London — The UK government should set a target of 5 GW of renewable electrolyzer capacity by 2030 and 10 GW by 2035, along with a cost reduction target of GBP2 ($2.55) a kilogram of green hydrogen by 2030 down from GBP8/kg now, renewable energy association RenewableUK said Sept. 23 in a new report.
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Achieving the targets would mean that by 2030, green hydrogen would be cost-competitive with blue hydrogen made from methane with carbon capture and storage, the association said.
"Clean hydrogen would help us to reach net zero faster, as current CCS technology fails to capture up to a fifth of all carbon emissions," it said.
The current costs of renewable hydrogen electrolyzers were estimated to be around GBP800/kW at 10 MW capacity.
The Gigastack project on Humberside, backed by government funding and led by ITM Power and Orsted, would deliver cost reductions of around 50% on this, the association said.
For its part, the renewables sector was confident it could repeat the success of offshore wind in driving down the cost of green hydrogen, the report said, but a fully-fledged government strategy was needed by the end of the year.
This should focus on supporting research and development spending on electrolyzer systems, with a commitment to a certain volume of hydrogen to be produced from a pipeline of projects, and a clear view on how demand for hydrogen would develop.
In detail, a revenue support mechanism for hydrogen production taking carbon costs into account could drive investment and cost reduction via a hydrogen Contract for Difference, or a Hydrogen Obligation Certificate.
"Hydrogen is already emerging as a solution to decarbonizing long-distance transport, either directly or as a feedstock for other fuels," the report said.
Transport was a good place to start for implanting a renewable hydrogen economy, it said.
"Hydrogen Europe estimates that at Eur5/kg (roughly GBP4.50/kg), hydrogen is competitive with diesel; a price achievable in the near term. Hydrogen for transport can be rapidly deployed as a source of demand for an expanding hydrogen supply, while other sectors, especially industrial processes and gas networks, ready themselves for the transition," it said.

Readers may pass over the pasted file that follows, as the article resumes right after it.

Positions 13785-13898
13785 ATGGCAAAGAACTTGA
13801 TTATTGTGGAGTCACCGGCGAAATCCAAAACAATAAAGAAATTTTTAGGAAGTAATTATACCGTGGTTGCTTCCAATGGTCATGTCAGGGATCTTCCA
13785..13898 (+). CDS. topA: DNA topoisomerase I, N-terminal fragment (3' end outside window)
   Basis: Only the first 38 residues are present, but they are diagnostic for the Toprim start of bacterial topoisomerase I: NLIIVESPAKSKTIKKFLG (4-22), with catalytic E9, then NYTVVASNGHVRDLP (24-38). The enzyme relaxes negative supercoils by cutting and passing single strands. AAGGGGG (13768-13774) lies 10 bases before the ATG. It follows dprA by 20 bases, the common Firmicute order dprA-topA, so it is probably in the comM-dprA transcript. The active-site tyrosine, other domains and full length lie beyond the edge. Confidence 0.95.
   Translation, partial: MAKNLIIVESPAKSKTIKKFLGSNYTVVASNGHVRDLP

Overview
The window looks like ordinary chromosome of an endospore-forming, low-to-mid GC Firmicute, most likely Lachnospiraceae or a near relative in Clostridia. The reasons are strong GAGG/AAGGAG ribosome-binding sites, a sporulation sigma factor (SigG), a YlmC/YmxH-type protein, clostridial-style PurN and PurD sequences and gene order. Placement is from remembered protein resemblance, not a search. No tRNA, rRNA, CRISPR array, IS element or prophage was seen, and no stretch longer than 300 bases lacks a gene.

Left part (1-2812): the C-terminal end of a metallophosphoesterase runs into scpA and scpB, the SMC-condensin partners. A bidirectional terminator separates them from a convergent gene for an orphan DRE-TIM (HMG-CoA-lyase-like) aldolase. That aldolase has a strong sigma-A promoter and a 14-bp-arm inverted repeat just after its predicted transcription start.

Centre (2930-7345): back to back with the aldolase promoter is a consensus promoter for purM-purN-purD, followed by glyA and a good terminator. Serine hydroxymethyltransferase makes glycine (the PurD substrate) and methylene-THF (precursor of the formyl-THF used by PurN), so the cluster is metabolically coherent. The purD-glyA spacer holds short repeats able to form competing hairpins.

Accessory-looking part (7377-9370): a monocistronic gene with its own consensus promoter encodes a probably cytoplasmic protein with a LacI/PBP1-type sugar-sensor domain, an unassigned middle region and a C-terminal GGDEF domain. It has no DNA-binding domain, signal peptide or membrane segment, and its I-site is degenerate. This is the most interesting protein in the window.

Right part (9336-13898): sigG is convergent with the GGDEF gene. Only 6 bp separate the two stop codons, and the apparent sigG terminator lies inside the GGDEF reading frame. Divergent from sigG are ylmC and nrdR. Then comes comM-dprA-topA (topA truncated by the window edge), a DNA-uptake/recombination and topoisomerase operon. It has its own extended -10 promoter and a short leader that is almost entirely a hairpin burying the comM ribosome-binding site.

Blue vs Green
The UK government is already supporting the development of hydrogen, but modest funding to date has focused on production of blue hydrogen from natural gas with CCS, while support for the Gigastack electrolysis project is an exception, reflecting the dominant nature of gas in the UK energy mix.
RenewableUK's database shows a pipeline of 27 renewable hydrogen projects which are operational, under construction, consented or in planning, with a capacity of just 33 MW.
Top 16 UK hydrogen electrolysis projects
From these humble beginnings, RenewableUK's Director of Future Electricity Systems, Barnaby Wharton, said renewable hydrogen would be "the next big global industry" in the decades ahead.
"The UK is well placed to lead this new industry, with plentiful renewable resources and world leading hydrogen companies. We're urging Government to come on board with us by setting out a strategy to secure a multi-billion-pound prize which will create tens of thousands of jobs around the country," he said.
Association spokesman Rob Norris told S&P Global Platts a good first step would be recognition of the need for full-scale pathfinder green hydrogen projects in the government's Energy White Paper, due this autumn. "We think this is one of those technologies which shouldn't be ignored by the White Paper," he said.
Almost all the UK's hydrogen supply is produced from methane gas via steam methane reformation.
SMR is a highly carbon-intensive process -- for every ton of hydrogen, 10 mt of carbon dioxide are produced.
"CCS is currently only around 80%-90% efficient, meaning it still releases a significant portion of the carbon dioxide and will add significant cost," the report said.
RenewableUK was instrumental in forming the Offshore Wind Sector Deal in March 2019, a partnership between government and industry to raise the sector's productivity and competitiveness and reach up to 30 GW of generating capacity by 2030.